The University of Zululand (UNIZULU) will, tomorrow (27 July 2020), host a hybrid webinar championed by the office of the Vice-Chancellor, Professor Xoliswa Mtose, and titled: “The African Studies Global Virtual Forum, an experiment in form and substance”.
The African Studies Virtual Forum 2021 to 22, which is led by Prof Sinfree Makoni, seeks to decentre hegemonic epistemologies and decolonise the Western canon to facilitate other ways/waves of knowing.
Through a series of online conversations, participants in the forum will challenge the notion of the “universal truth” and discuss how the only truth that is universal is the truth of complexity. To decolonise knowledge, epistemic perspectives need to be pluralistic in ontologies, cosmologies and insights – and the emergence of Epistemologies of the South is one such response to the decolonialisation turn.
Joining from around the world, speakers will discuss the multiple approaches taken in humanities and social science scholarship to decolonise knowledge by paying attention to complexities, heterogeneities and multiple ontologies.
The lecture will be presented by Prof Makoni, a Professor of Applied Linguistics and African Studies at Pennsylvania State University (PSU). He is originally from Zimbabwe. He did his undergraduate work in Ghana and received his PhD in Applied Linguistics from the University of Edinburgh, Scotland in 1989. Prior to working at PSU, he held academic positions in South Africa, including Chair of Linguistics at the University of Western Cape and Associate Professor of Language and Literature at the University of Cape Town. He is also a former president of the Southern African Applied Linguistics Association.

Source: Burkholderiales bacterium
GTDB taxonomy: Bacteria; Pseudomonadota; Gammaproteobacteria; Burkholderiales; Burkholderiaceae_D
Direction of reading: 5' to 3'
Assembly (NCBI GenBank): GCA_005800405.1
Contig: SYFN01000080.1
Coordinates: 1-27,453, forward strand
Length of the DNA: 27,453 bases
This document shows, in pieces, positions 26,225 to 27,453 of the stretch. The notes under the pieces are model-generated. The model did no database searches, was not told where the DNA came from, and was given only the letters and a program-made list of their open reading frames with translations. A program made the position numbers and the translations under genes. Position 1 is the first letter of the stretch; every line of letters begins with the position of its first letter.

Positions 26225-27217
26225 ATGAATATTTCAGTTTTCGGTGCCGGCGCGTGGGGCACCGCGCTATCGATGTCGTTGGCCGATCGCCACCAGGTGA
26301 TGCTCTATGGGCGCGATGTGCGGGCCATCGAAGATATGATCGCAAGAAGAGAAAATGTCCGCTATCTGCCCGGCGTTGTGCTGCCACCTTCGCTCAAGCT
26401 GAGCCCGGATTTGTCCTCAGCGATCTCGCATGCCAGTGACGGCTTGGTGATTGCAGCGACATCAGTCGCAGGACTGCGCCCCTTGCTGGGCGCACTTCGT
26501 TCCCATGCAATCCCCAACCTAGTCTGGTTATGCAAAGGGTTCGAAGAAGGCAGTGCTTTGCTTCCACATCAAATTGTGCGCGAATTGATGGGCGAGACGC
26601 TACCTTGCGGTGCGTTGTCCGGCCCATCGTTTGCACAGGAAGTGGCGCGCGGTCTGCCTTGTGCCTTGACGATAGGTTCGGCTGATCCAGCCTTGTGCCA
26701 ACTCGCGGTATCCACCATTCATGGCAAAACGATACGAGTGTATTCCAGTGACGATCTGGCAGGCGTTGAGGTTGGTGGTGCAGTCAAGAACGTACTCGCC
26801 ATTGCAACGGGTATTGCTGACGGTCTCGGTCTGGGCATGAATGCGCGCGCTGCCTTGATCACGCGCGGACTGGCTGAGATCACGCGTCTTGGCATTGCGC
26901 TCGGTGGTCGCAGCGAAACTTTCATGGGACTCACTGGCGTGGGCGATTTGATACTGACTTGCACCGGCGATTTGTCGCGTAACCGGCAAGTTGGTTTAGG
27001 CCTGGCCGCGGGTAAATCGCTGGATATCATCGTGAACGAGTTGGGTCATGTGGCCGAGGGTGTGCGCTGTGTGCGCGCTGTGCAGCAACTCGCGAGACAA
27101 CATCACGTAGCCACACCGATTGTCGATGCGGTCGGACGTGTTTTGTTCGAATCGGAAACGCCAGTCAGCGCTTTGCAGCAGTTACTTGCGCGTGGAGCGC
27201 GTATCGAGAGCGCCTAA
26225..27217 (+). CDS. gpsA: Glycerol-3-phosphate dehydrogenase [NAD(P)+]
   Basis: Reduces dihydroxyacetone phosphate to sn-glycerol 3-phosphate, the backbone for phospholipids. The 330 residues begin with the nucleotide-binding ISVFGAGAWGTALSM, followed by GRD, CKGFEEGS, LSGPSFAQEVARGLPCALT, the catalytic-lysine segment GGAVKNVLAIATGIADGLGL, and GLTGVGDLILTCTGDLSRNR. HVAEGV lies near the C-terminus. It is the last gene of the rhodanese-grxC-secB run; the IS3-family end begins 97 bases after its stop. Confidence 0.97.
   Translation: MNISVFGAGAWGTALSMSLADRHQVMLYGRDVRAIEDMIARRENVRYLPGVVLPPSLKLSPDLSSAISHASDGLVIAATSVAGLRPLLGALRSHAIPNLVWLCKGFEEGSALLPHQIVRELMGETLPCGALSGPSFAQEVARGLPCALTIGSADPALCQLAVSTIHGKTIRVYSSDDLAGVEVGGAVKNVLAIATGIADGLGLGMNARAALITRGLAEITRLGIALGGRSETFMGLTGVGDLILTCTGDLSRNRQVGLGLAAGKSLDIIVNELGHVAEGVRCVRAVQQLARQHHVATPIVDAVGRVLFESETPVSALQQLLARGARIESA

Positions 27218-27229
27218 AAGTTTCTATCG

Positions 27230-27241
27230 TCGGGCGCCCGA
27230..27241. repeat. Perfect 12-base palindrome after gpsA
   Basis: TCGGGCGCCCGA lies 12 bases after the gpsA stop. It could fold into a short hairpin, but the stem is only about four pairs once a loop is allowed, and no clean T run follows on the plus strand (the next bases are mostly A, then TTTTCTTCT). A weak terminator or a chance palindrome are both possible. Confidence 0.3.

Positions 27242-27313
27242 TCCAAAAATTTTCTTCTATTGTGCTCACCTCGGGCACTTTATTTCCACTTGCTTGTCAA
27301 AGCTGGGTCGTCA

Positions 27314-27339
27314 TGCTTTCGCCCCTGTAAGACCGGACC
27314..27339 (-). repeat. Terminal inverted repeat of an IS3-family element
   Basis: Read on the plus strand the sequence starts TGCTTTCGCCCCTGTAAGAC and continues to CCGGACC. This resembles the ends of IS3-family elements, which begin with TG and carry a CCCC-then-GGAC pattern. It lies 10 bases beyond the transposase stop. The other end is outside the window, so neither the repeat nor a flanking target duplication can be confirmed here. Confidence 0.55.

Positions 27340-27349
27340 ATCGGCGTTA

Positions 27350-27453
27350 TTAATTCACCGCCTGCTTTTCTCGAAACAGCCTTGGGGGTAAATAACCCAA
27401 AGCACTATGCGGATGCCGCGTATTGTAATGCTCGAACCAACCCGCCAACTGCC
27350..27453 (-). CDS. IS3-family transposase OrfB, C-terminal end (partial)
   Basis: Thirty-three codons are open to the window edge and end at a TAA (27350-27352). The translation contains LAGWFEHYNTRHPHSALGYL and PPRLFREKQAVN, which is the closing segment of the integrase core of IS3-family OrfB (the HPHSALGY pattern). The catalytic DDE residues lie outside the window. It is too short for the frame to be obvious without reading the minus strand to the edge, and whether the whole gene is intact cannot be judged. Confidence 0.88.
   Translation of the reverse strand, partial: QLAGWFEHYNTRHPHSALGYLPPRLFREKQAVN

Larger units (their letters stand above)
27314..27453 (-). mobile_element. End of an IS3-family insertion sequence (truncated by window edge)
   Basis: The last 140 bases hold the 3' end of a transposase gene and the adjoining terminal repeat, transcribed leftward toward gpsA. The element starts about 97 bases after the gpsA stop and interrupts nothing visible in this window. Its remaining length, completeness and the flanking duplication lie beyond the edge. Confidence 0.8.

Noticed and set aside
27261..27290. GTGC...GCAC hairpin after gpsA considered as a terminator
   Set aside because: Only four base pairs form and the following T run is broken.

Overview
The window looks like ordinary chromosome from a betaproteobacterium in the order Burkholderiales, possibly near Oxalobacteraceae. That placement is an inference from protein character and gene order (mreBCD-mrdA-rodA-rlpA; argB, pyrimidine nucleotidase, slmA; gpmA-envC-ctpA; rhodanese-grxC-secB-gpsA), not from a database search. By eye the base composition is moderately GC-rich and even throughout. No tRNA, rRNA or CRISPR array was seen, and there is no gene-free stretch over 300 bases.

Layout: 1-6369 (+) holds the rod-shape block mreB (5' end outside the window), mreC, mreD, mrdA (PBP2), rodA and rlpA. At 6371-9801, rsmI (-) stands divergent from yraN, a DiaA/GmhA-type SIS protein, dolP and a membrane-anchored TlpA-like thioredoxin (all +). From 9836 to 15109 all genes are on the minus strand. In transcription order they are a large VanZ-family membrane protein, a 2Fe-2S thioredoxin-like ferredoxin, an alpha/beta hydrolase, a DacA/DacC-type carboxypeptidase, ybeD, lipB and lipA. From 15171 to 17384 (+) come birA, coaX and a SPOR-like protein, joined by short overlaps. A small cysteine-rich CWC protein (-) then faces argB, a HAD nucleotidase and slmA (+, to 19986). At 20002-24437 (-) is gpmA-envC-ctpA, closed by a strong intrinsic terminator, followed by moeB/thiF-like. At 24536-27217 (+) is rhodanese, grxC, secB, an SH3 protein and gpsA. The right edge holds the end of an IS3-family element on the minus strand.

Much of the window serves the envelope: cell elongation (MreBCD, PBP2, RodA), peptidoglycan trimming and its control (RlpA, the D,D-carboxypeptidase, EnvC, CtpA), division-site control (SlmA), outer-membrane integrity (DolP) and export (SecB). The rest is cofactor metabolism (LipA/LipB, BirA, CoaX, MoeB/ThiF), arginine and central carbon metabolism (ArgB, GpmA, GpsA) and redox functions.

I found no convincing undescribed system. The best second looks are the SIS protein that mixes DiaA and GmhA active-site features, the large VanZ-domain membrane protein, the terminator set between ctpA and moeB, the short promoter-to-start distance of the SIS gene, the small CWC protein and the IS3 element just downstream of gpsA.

Prof Makoni’s research spans a number of areas, including the socio-historical construction of colonial linguistics and postcolonial urban languages; anthropological approaches to health and aging in multilingual communities; police communication, discourses of militarisation and terrorism; and the sociolinguistics of Arabic. His many books include the co-edited collections Black Scholars on Black Languages: Problems and Possibilities (Routledge, 2002) and Disinventing and Reconstituting Languages (Multilingual Matters, 2007).
His work has appeared in a wide variety of journals such as Current Issues in Language Planning, Language Policy, Language in Society, Journal of Politeness Research, Journal of Multilingual and Multicultural Development, Language and Communication, Applied Linguistics Review, Journal of Language, Identity and Education, and Journal of Cross-Cultural Gerontology. His work also covers a diversity of geographies such as Angola, Zimbabwe, Sudan, South Africa, Ghana, Kenya and Brazil. His latest book is a monograph titled Innovations and Challenges in Applied Linguistics from the Global South, co-authored with Alastair Pennycook.
– Naledi Hlefane